• Ranthambore National Park

About the Park



Deriving its name from one of India’s oldest, largest and most stunning fortresses that stands imperially, imposing structure 700 feet above the fertile forestland. The Ranthambhore National Park is located in the south-eastern region of Rajasthan. It is a former hunting ground of the game loving Maharaja’s of Jaipur has today been converted into a core participant of tiger conservation, being an integral battlefield of Project Tiger.

Since the 10th century Ranthambhore Fort has been standing still.  A few Rajput and Mughal monuments lay in shambles amidst lush foliage, giving us a glimpse into the regions celebrated past. The terrain is moody, altering from invincible forests to exposed fields and everything in between. There are some gorgeous recreational palaces, guard posts, rest houses and watch towers that were once occupied by the ever changing inhabitants of the citadel, singing praises of the courage and strife that happened to occur in this expansive playground.

Ranthambore National Park is the single largest expanse of dry deciduous Anogeissus pendula Forest which has been left intact in India.  It is home to over 40 species of mammals, 320 species of birds, over 40 species of reptiles and over 300 species of plants. Currently, as per the available data, it is home to over 60 some tigers.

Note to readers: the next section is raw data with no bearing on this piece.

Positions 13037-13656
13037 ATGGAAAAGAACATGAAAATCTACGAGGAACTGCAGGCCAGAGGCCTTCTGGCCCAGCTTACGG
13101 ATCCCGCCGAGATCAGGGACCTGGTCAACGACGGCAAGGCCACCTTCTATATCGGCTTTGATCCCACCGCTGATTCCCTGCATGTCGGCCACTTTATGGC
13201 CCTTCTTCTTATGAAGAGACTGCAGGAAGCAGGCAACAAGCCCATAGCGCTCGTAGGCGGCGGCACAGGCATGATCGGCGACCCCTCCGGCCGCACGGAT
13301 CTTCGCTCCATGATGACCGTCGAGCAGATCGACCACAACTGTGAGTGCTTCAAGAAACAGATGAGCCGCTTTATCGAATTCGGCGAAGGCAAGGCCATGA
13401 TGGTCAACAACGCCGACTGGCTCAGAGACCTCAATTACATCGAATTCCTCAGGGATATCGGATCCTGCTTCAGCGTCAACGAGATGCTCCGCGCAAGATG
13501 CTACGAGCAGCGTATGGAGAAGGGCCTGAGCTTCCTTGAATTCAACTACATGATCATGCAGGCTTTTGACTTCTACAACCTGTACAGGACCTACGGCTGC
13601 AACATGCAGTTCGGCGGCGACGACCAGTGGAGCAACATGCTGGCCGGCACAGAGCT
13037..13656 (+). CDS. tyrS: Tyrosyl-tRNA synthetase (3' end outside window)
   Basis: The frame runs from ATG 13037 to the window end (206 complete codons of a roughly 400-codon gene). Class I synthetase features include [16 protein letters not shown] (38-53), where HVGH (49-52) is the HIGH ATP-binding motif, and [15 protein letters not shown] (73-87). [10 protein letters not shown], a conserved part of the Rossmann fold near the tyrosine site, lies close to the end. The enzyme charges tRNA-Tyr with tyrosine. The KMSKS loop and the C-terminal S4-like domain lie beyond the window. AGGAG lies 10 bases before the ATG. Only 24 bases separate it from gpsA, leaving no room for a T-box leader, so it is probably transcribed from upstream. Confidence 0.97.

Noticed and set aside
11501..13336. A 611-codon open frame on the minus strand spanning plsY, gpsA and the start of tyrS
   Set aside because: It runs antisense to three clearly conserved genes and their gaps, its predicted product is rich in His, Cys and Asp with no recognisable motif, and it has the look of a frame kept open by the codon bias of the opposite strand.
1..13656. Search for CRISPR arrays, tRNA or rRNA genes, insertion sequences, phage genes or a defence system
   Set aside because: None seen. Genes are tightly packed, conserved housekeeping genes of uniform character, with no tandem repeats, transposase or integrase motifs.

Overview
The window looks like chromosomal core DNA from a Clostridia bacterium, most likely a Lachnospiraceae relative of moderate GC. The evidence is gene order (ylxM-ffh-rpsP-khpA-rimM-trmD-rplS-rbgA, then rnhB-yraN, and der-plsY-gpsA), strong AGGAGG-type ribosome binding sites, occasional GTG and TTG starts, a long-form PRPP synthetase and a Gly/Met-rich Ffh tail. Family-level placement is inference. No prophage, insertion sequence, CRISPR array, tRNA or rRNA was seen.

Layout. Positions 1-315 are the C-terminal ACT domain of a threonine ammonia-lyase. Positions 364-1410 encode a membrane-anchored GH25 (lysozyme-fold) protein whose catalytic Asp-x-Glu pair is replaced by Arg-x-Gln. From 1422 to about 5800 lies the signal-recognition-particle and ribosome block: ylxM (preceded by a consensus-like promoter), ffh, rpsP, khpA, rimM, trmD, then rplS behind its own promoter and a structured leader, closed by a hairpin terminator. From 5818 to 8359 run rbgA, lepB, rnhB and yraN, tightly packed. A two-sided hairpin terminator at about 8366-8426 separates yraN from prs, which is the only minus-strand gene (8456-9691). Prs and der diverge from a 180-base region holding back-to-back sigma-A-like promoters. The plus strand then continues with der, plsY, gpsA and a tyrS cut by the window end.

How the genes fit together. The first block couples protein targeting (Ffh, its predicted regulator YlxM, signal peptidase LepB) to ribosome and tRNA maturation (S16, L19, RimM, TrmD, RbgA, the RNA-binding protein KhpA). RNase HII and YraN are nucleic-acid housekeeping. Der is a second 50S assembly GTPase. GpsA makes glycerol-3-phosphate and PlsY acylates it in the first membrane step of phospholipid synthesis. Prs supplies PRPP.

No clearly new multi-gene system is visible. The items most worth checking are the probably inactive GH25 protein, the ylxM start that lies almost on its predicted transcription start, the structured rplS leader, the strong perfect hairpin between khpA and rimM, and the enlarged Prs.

Apart for tigers you can also spot sloth bear, leopard, caracal, jachal, fox, hyena, and mangoose at Ranthambore. The elusive indian wolf too has been spotted here occasionally. The dainty chital, sambhar deer the blue bull antelope, rhesus macague, langur and an incredible variety of birds amidst a setting a dhok, fig and banyak trees makes a visit to this park a delight.

The forest remains dry for more than eight months in a year and therefore the chances of spotting this elusive big cat are much higher as compared to any other tiger reserve in India. It is the only reserve in the region where the tigers can be easily witnessed at any point of time. This is the reason why the region is superbly famous for the tiger tours.

The story of Ranthambore National Park:
1955- The reserve was earlier being established as the Sawai Madhopur Gaming Sanctuary by the Government of India.
1973-  It was declared as one of the Project Tiger Reserves in India. 
1980- Ranthambore became a National Park. 
1984- The adjacent forests were declared as Sawai Mansingh Sanctuary and Keladevi Sanctuary. 
1991- The Tiger Reserve was enlarged to include Sawai Mansingh and Kaladevi Sanctuaries. 

Topographic Information


1113 Square Kilometers

Buffer Area:

297 Sq Kms (National Park Area)

Other protected Area:

289 Sq Kms

Total Tiger Reserve Area:

1700 Sq Kms